Russian defense industry opens a new era

Head of the Defense Industry Commission Dmitry Rogozin (pictured right) argues that the establishment of the new Russian arms company may reduce unlicensed production of Russian assault rifles in Eastern Europe. Source: RIA Novosti / Ruslan Krivobok

Head of the Defense Industry Commission Dmitry Rogozin (pictured right) argues that the establishment of the new Russian arms company may reduce unlicensed production of Russian assault rifles in Eastern Europe. Source: RIA Novosti / Ruslan Krivobok

Small arms manufacturing in Russia is now to be concentrated in one place. The new Russian arms giant will bear the name of the Soviet legendary small-arms designer.

The government has decided to set up a super consortium from two small-arms manufacturers – Izhmash and Izhtech, both based in the Urals. The joint venture will start producing new weapons, which means that the era of the famous Kalashnikov has come to an end.

The new Russian arms giant will nevertheless bear the name of the legendary small-arms designer, Mikhail Kalashnikov.

“I would like to support the establishment of a merged corporation where we will be able to concentrate industrial potential and create a modern firearms factory,” Vladimir Putin said of the founding of the consortium.

Deputy Prime Minister Dmitry Rogozin, who is in charge of Russia’s defense industry, believes that the establishment of the company would, among other things, reduce unlicensed production of Russian assault rifles in Eastern European countries.

“I am sure that, under a flag like that, we will not only revive the manufacturing in Izhevsk of modern small arms that outperform foreign makes in terms of reliability and killing power, but also help shut down unlicensed, counterfeit production of the Kalashnikov in NATO’s ‘junior members,”  he said.

Last autumn, the Russian Ministry of Defense stopped buying the AK-74, which has been the most popular AK model of the last few decades. The ministry’s logic is understandable: According to its officials, for every Russian soldier there are 17 Kalashnikovs kept in warehouses or issued to units. Experts expect AK stockpiles to last the country another 15–20 years. 

Developed in 1947, the Kalashnikov assault rifle was officially commissioned by the armed forces in 1949. It is the most widespread small-arms weapon on the planet: 70-105 million units of different Kalashnikov configurations have been used in the armies of 55 countries around the world. It has long been called the “weapon of liberty” in Africa and adorns the coats of arms of Mozambique and Zimbabwe.

Testing of the newest Russian assault rifle – the AK-12, designed by Izhmash’s chief designer Vladimir Zlobin – began in early November, at a shooting range of the Tochmash defense company near Moscow. 

Tochmash CEO Dmitry Semizorov said that preliminary testing would take one month, at the most. “The length of preliminary tests varies depending on the amount of testing ordered by the customer,” he said.

Vladimir Zlobin had pointed out earlier that, before his assault rifle goes into mass production, it will have to pass the state testing procedure, which should begin in 2013 and finish in June or July.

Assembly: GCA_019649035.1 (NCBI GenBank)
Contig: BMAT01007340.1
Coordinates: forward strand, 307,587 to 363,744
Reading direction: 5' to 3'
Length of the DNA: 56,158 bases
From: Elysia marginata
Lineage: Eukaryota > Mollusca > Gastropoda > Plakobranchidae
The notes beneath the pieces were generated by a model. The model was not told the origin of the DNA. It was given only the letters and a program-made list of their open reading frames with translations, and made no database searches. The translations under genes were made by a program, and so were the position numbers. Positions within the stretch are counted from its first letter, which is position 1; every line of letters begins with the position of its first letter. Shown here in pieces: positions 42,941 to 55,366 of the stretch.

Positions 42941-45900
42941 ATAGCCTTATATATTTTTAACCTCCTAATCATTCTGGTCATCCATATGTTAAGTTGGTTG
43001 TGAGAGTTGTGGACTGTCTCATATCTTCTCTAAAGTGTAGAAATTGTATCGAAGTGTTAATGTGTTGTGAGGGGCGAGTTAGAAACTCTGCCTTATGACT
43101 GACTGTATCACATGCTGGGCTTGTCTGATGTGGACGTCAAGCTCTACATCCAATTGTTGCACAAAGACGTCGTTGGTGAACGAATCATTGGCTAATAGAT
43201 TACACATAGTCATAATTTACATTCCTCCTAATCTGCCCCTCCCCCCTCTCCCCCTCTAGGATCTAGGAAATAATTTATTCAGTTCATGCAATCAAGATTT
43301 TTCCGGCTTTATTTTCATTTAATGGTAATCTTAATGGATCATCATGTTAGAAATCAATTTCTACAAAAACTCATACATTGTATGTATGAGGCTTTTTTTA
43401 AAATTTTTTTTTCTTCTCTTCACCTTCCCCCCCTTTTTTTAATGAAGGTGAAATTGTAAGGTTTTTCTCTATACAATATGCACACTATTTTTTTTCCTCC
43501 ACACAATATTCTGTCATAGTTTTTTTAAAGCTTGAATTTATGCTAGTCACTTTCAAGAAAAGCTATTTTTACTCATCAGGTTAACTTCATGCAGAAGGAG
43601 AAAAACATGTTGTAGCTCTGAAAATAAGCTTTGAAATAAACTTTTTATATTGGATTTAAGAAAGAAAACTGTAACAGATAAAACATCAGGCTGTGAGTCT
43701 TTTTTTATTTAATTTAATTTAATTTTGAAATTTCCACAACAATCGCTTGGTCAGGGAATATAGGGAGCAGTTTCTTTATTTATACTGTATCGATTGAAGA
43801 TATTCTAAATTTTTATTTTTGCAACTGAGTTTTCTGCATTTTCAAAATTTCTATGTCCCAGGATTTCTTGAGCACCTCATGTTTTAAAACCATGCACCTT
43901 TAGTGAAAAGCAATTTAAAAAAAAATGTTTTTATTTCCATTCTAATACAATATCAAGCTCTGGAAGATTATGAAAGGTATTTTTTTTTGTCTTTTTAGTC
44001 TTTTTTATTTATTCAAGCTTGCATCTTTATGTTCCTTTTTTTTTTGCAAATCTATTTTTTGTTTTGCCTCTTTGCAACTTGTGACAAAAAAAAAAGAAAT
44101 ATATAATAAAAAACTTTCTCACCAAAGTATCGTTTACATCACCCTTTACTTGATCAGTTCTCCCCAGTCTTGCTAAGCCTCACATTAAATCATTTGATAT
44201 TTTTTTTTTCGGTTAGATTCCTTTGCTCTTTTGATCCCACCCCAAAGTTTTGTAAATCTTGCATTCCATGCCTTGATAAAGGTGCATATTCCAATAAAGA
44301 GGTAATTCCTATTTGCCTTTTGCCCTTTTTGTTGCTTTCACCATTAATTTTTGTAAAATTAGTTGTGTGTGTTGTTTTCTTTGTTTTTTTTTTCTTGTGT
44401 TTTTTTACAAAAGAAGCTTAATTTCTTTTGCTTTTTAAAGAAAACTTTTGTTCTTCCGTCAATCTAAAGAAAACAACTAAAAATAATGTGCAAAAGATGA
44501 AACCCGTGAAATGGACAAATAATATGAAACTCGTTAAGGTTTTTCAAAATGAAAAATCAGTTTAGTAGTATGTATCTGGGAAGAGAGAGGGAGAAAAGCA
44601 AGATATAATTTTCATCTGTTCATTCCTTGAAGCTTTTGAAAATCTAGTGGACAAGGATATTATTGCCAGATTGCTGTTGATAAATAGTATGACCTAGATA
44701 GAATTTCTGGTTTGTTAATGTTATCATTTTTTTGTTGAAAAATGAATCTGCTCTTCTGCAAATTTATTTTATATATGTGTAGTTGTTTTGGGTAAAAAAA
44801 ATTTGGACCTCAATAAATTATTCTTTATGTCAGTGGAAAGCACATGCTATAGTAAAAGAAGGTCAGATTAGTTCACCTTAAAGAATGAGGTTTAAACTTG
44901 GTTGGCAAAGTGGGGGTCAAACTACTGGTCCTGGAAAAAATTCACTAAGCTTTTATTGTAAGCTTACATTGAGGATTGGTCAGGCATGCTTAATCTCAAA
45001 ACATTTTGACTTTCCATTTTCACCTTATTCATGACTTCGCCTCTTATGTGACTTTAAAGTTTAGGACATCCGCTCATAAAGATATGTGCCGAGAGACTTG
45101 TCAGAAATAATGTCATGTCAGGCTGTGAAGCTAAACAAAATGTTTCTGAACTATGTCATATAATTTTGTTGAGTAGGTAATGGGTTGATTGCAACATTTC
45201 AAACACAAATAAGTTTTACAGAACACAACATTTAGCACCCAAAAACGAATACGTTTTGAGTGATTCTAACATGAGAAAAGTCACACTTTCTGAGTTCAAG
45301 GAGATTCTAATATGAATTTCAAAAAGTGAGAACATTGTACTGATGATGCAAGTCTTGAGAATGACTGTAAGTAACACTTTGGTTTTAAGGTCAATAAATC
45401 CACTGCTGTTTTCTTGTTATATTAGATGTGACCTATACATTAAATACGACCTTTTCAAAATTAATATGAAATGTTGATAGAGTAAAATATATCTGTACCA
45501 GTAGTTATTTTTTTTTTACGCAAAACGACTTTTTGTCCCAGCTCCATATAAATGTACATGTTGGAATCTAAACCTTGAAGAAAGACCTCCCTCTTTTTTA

According to Zlobin, the AK-12 has already attracted huge interest from all branches of armed and security forces. The new model will serve as the basis for a long line of combat weapons, including handguns, machine guns, assault rifles and light machine guns for general military use, as well as for special purposes. 

The new assault rifle will have substantial advantages over the AK-74. The AK-12 can be operated with one hand, its magazine will hold twice as many cartridges (up to 60), and it will have three interchangeable barrels with different bore diameters, instead of just one. The under-barrel grenade launcher, sights and other add-ons are also expected to be totally different from what they are now. 

Last year was literally an “explosive” one for the company, in terms of its presence at international exhibitions. Moreover, it went beyond the scope of the traditional Middle Eastern and North African markets for Russian arms. Last autumn, for the first time, an Izhmash delegation brought Kalashnikov Nikonov assault rifles, sniper rifles, Krasnopol and Kitolov guided weapon complexes, the Saiga-12-EXP-01 (version 030) smoothbore shotgun, and a training configuration of the Vityaz submachine gun to the DSEI show in London. 

This year, an Izhmash delegation traveled to Las Vegas to present its weapons at the largest exhibition of sports and hunting weapons in the world – SHOT Show, which is traditionally held in Vegas in the middle of January.

“The American market has a very big potential. Around 65 percent of the global output of sports and hunting weapons is sold in the United States, so we are interested in expanding the share of Izhevsk products there,” Izhmash CEO Maksim Kuzyuk said.

The most important thing Izhmash brought to the American show were configurations of the semi-automatic Saiga shotgun, for use with 5.45х39 mm, 7.62х39 mm, 308-WIN and 223-REM cartridges. This Saiga is essentially a “civil” version of the Kalashnikov assault rifle.

The people of Izhevsk have every reason to believe that the “new and improved” Izhmash will do just fine, thanks in part to export orders and sales of civil configurations of its military-grade small arms.

All rights reserved by Rossiyskaya Gazeta.

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